Metastasis of breast cancer is the major reason for the high mortality of breast cancer patients and is directly linked to the invasive behavior of breast cancer cells. Cancer metastasis consists of several interdependent processes including cancer cell adhesion, cancer cell migration, and invasion of cancer cells. Recently, the effects of EGCG treatment on growth and invasion in a breast carcinoma cell line resistant to tamoxifen and parental MCF-7 were reported. Treatment with EGCG caused dose-dependent downregulation of epidermal growth factor receptor phoshoporylation and EGFR mRNA expression and protein level in MCF-7Tam cells. There was also decrease in ERK1/2, phospho-ERK1/2, in vitro cell growth, MMP-2 and -9, and extracellular MMP-inducer while increase in TIMP-1 and -2 after EGCG treatment . EGC has been shown to inhibit heregulin -1-induced migration/invasion of MCF-7 human breast carcinoma cells to approximately the same extent as EGCG. It was found that EGCG inhibited this migration/invasion by suppressing the HRG-stimulated activation of EGFR-related protein B2 /ErbB3/Akt, whereas the disruption of the HRG-stimulated activation of ErbB2/ErbB3 but not Akt was involved in the inhibition of migration/invasion by EGC. It was concluded that EGC and EGCG could play important role against the promotion of metastasis of breast cancer cells .

    Oolong Tea Extract May Stave Off Breast Cancer

    New research finds that oolong tea can damage breast cancer cells and that people who consume large amounts of this tea have a lower risk of developing breast cancer.

    Despite recent advances in screening procedures and treatment, breast cancer remains both the most common form of this disease and the second leading cause of cancer death among women.

    According to estimates by the American Cancer Society, more than 250,000 women in the United States developed breast cancer in 2017, and more than 40,000 died as a result.

    In this context, researchers are still in need of more effective prevention and treatment strategies. Moreover, given the side effects of chemotherapy, the need for nontoxic alternatives is also dire.

    With these aims in mind, scientists have investigated the potential benefits of green tea for breast cancer and found that certain compounds have anti-cancer effects. However, few studies have examined other types of tea and their role in breast cancer prevention.

    Now, a study looks at the potential benefits of oolong tea. Chunfa Huang, Ph.D., who is an associate research professor in the department of internal medicine at Saint Louis University in Missouri, led the new research.

    Huang and colleagues their findings in the journal Anticancer Research.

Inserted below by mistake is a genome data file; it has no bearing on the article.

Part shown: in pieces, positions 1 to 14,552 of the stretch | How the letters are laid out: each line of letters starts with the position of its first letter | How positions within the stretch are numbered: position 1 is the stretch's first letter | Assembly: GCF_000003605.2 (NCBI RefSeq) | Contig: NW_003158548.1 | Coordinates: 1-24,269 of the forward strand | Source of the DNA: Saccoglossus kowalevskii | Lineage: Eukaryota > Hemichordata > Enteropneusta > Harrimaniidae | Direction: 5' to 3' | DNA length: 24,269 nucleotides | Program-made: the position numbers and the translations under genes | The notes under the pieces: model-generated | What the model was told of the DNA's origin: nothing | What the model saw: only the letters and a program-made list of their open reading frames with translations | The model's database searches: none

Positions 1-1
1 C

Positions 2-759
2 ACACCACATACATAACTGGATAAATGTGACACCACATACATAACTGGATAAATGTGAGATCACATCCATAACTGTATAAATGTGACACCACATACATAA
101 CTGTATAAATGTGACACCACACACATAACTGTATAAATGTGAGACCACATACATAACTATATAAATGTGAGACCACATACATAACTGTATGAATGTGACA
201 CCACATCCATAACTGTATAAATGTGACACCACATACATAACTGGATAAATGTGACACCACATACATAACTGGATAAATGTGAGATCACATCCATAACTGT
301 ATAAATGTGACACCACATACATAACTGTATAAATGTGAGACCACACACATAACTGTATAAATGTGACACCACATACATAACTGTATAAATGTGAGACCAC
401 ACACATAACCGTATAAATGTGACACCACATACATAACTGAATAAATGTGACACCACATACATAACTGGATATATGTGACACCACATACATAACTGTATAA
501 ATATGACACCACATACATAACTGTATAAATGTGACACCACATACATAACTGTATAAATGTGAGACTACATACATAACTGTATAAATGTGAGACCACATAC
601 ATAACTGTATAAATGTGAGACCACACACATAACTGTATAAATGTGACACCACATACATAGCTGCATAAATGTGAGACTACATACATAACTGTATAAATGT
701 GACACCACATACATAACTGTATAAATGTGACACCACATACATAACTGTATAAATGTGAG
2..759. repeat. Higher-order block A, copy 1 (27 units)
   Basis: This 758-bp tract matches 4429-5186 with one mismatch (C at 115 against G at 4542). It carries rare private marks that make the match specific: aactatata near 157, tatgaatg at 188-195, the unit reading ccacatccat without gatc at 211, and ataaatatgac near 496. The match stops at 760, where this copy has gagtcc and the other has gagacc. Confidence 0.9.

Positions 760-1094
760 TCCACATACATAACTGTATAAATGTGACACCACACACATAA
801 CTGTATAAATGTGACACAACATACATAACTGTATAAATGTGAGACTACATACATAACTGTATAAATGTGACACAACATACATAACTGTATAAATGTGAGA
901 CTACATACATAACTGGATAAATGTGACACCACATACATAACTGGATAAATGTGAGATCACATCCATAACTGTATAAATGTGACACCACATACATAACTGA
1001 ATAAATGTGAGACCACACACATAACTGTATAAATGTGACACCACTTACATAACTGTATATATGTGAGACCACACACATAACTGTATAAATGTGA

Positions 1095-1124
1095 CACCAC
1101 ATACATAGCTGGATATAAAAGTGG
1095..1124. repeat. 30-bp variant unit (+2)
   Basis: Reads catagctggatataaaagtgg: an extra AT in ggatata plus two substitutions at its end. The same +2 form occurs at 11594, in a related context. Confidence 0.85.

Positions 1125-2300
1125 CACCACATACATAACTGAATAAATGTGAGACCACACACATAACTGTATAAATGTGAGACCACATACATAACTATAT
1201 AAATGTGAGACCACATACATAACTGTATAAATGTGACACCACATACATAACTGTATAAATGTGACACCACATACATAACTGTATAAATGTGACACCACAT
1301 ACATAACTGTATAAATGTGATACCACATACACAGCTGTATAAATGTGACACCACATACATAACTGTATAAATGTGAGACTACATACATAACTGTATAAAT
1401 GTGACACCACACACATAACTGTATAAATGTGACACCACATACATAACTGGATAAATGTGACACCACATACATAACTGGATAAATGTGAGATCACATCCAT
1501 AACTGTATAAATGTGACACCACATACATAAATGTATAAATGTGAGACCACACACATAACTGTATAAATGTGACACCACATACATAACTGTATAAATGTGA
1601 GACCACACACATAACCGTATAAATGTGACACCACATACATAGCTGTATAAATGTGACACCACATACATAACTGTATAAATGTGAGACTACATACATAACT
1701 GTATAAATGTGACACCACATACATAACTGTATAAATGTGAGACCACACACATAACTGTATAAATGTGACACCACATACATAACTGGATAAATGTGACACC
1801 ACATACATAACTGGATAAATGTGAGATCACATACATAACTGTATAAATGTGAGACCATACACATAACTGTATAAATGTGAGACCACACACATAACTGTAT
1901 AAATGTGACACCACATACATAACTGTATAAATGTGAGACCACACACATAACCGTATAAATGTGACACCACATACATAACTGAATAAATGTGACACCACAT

, and triple-negative breast cancer cells.

    The researchers treated these cells with different concentrations of green, oolong, black, and dark tea extracts.

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    How Much It Costs

    You can find green tea in health food shops, supermarkets, chemists and over the internet. Prices can vary depending on the amount you buy and where you buy it.

    The quality or grade of green tea can also vary. Usually, better quality green tea costs more. The best quality tea is made from the first leaf buds that come in the spring.

    Are There Safety Considerations Regarding Tea Consumption

    Kusmi Rose Green Tea

    Tea as a food item is generally recognized as safe by the U.S. Food and Drug Administration. Safety studies have looked at the consumption of up to 1200 mg of EGCG in supplement form in healthy adults over 1- to 4-week time periods . The adverse effects reported in these studies included excess intestinal gas, nausea, heartburn, stomach ache, abdominal pain, dizziness, headache, and muscle pain . In a Japanese study, children aged 6 to 16 years consumed a green tea beverage containing 576 mg catechins or 75 mg catechins for 24 weeks with no adverse effects . The safety of higher doses of catechins in children is not known.

    Aluminum, a neurotoxic element, is found in varying quantities in tea plants. Studies have found concentrations of aluminum in infusions of green and black teas that range from 14 to 27 micrograms per liter to 431 to 2239 g/L . The variations in aluminum content may be due to different soil conditions, different harvesting periods, and water quality . Aluminum can accumulate in the body and cause osteomalacia and neurodegenerative disorders, especially in individuals with renal failure . However, it is not clear how much of the aluminum in tea is bioavailable, and there is no evidence of any aluminum toxicity associated with drinking tea .

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    Mechanisms Of Action Of Green Tea Components In Breast Cancer

    To better understand the preventive and therapeutic activities of green tea components on breast cancer found in animal studies, substantial research has been conducted to uncover the mechanisms at cellular and molecular levels. Experimental studies collectively show that green tea components lead to wide range of responses in animal models or breast cancer cells.